Poor quality Ozito cordless drill charger

An Ozito OZCD12V1A cordless drill came in to us for recycling and it looked like it had hardly been used.  Rather than recycling it I thought it might be a good candidate for repurposing or rehashing with different batteries.

Photograph of a printed circuit board inside a power pack.

Never been soldered!

On inspection I found that the NiCd batteries were leaking (this may or may not be an issue since I have no idea how old it is) but more importantly I found that a wire on the transformer in the power supply had never been soldered at the factory!  It didn’t help that the circuit board on the transformer was only flimsily attached.

The drill was hardly used, possibly because that batteries could not get charged?

I don’t know how the mechanical side stacks up but the electronics is pared back to an absolute minimum.  Firstly, there is no filter capacitor in the charger power supply.  You can get away without one in some cases but it is usually good practice to have it.  The NiCd charging circuit is really basic.  Maybe even too basic to the extent that it may damage the NiCd cells.  It consists of six components, and two of those are indicator LED’s.  Having the two LED’s (one red and one green) is one positive thing.  Sometimes cheap products only use one.  Temperature sensing of the NiCd cells is also non-existent and that, coupled with the lack of battery voltage detection, means that the really basic charging regime will shorten the lifetime of the cells.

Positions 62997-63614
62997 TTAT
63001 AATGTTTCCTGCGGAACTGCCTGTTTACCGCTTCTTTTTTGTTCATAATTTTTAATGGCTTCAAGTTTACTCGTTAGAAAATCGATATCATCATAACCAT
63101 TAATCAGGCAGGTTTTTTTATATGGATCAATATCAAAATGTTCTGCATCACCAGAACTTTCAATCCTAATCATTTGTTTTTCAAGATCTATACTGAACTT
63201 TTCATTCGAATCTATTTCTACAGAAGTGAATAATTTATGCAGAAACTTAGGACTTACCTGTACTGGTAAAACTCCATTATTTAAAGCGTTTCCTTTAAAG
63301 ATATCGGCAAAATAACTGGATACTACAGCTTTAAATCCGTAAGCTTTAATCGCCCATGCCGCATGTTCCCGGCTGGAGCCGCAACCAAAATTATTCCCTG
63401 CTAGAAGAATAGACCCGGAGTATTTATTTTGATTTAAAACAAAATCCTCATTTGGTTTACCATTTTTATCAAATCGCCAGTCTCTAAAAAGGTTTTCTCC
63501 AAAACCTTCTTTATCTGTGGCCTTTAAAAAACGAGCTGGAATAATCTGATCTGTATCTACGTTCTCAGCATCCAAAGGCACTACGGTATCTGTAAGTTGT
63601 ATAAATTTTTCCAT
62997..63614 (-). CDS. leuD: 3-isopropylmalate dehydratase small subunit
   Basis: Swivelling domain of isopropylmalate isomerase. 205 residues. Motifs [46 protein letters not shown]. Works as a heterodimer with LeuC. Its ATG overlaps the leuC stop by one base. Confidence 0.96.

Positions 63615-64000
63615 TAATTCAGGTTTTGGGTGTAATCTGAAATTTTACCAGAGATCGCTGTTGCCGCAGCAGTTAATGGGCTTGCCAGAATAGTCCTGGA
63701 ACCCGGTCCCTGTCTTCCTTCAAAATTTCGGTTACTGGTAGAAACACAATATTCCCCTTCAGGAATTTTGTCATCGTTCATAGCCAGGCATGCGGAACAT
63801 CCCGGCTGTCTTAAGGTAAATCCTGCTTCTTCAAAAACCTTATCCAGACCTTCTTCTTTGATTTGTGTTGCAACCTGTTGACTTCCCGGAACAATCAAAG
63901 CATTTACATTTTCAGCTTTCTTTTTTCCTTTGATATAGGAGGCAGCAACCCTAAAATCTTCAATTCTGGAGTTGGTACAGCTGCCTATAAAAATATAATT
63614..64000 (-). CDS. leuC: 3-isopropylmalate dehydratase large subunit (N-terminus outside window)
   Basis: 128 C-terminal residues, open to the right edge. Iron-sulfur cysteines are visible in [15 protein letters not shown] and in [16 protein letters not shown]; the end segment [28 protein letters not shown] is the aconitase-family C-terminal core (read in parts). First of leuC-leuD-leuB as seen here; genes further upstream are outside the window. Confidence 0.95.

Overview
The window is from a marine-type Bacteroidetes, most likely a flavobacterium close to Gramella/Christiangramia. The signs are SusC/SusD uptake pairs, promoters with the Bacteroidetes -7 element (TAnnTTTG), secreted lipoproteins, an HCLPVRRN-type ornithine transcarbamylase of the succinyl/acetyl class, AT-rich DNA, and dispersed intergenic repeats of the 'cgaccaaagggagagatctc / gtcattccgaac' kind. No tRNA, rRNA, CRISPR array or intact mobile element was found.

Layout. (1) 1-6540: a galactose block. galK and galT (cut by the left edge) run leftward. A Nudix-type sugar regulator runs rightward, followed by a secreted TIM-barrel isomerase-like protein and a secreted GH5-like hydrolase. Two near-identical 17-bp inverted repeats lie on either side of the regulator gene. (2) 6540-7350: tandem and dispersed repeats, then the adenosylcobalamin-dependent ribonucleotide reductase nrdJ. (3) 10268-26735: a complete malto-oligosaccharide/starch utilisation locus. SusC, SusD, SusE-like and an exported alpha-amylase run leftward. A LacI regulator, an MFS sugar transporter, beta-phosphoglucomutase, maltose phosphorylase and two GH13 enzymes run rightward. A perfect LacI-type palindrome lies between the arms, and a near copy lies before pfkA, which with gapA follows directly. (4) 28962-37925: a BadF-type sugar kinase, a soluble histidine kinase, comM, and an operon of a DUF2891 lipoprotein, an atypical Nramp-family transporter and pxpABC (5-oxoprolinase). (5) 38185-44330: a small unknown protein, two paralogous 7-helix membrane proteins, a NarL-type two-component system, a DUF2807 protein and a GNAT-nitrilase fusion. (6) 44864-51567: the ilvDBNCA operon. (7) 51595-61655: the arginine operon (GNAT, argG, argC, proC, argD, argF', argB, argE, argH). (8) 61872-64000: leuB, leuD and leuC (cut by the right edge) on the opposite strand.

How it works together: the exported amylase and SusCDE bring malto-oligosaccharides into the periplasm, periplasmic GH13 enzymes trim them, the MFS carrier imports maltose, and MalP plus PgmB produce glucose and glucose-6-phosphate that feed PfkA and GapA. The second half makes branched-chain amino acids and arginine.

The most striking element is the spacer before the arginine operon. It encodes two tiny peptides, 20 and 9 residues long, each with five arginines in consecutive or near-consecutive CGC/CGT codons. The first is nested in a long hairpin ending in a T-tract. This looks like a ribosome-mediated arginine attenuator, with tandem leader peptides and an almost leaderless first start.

It is a real shame that consumers demand cheap products and manufacturers supply them.  It is creating unnecessary environmental problems


About Alan Liefting

Alan Liefting is the founder, a shareholder, and the Managing Director of Ecotech Services. The views expressed here are his own and do not necessarily represent those of Ecotech Services Ltd.
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